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Tsuzureko Big Drums (Tsuzureko Ōdaiko)

Location: Tsuzureko, Kita-Akita City
Site(s) of performance: Tsuzureko Shrine, the community center, and other places in the community
Date(s): July 14 and 15
Category: Taiko-Furyū and Matsuri-Bayashi
The origins of Tsuzureko Big Drums go back to sometime before 1262. Drum music and dance (taiko-furyū), a lion dance, two-color processions (Gempei Shiro-Aka Gyōretsu), and a hot-water kagura dance (yudate-kagura) started under the influence of shugen ascetic kagura. Those ritualistic dances were originally performed separately as prayers for good weather (against drought and against continued rain) and for good harvests. By the turn of the 18th century, they had been merged to the rituals of the annual festival of the shrine, and with the performance of stick dances and yakko dances (samurai servants’ dances). It is now called Tsuzureko Big Drums, but it includes not only the performance of big drums, but also a lion dance, yakko dance, stick dance, and daimyo procession. The performance of big drums is done in two teams, one team as the Tokugawa side and the other as the Toyotomi side replicating the famous battle of Sekigahara in 1600. They form combative processions under the flags and compete in the volume and quality of the big drums and lion dance performances. The volume of the performance is said to influence its effects as a prayer for good weather and good harvests.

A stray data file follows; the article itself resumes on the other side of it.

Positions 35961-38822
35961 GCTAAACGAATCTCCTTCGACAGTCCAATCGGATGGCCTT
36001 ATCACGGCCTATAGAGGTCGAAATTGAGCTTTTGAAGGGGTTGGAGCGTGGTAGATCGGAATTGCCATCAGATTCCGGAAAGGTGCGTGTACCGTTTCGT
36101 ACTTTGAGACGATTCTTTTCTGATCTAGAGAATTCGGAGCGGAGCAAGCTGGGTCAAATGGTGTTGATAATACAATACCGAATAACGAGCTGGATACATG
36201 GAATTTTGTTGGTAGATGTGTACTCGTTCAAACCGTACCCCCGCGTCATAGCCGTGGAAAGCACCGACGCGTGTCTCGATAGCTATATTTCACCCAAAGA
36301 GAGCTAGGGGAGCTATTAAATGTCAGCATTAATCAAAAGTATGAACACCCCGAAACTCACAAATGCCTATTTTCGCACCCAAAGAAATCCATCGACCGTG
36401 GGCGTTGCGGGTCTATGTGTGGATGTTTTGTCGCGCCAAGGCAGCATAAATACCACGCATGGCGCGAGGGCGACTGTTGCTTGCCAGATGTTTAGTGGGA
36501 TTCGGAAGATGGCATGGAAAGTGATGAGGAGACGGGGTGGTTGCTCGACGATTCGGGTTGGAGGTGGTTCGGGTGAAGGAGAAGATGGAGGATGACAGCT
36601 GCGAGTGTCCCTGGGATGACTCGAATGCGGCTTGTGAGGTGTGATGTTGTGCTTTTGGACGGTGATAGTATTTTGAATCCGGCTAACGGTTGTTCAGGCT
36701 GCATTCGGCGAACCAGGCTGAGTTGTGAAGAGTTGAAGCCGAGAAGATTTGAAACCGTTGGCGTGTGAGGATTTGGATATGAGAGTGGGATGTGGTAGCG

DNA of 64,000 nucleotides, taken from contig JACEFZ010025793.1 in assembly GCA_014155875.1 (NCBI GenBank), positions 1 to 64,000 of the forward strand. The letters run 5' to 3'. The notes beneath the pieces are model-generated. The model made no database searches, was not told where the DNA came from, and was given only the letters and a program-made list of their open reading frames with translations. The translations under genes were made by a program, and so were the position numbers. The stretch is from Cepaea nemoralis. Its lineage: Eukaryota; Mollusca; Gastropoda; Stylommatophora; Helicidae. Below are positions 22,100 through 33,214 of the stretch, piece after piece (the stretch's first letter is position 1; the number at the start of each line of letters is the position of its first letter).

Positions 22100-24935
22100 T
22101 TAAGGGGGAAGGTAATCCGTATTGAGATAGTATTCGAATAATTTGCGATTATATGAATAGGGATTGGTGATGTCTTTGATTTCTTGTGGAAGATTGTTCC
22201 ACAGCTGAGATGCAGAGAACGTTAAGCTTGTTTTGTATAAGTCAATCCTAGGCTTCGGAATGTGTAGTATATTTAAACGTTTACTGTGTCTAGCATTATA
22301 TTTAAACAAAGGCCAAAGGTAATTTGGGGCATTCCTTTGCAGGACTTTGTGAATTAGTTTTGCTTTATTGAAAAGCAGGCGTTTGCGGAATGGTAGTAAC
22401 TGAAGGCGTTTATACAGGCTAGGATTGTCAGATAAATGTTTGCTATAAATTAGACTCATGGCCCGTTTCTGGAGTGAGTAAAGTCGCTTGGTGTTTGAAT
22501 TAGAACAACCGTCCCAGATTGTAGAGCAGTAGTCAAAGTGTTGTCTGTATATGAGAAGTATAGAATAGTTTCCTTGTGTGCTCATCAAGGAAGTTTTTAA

About Taiko-Furyū and Matsuri-Bayashi